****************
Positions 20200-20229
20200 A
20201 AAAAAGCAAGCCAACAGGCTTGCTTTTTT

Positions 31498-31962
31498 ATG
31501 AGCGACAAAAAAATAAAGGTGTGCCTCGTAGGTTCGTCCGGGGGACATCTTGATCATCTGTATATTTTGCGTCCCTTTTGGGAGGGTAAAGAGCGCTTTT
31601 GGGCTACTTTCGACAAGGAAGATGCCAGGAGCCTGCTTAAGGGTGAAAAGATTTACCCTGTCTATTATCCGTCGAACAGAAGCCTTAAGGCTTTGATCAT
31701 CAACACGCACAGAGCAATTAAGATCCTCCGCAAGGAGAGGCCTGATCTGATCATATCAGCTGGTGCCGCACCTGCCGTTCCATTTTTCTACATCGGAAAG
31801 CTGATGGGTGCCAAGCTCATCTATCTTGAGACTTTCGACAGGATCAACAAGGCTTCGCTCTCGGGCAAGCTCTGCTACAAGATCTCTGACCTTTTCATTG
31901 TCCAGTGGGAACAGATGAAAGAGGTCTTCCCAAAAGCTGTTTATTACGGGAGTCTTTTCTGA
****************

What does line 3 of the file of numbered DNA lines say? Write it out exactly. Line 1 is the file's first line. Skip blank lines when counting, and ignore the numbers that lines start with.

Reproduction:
20201 AAAAAGCAAGCCAACAGGCTTGCTTTTTT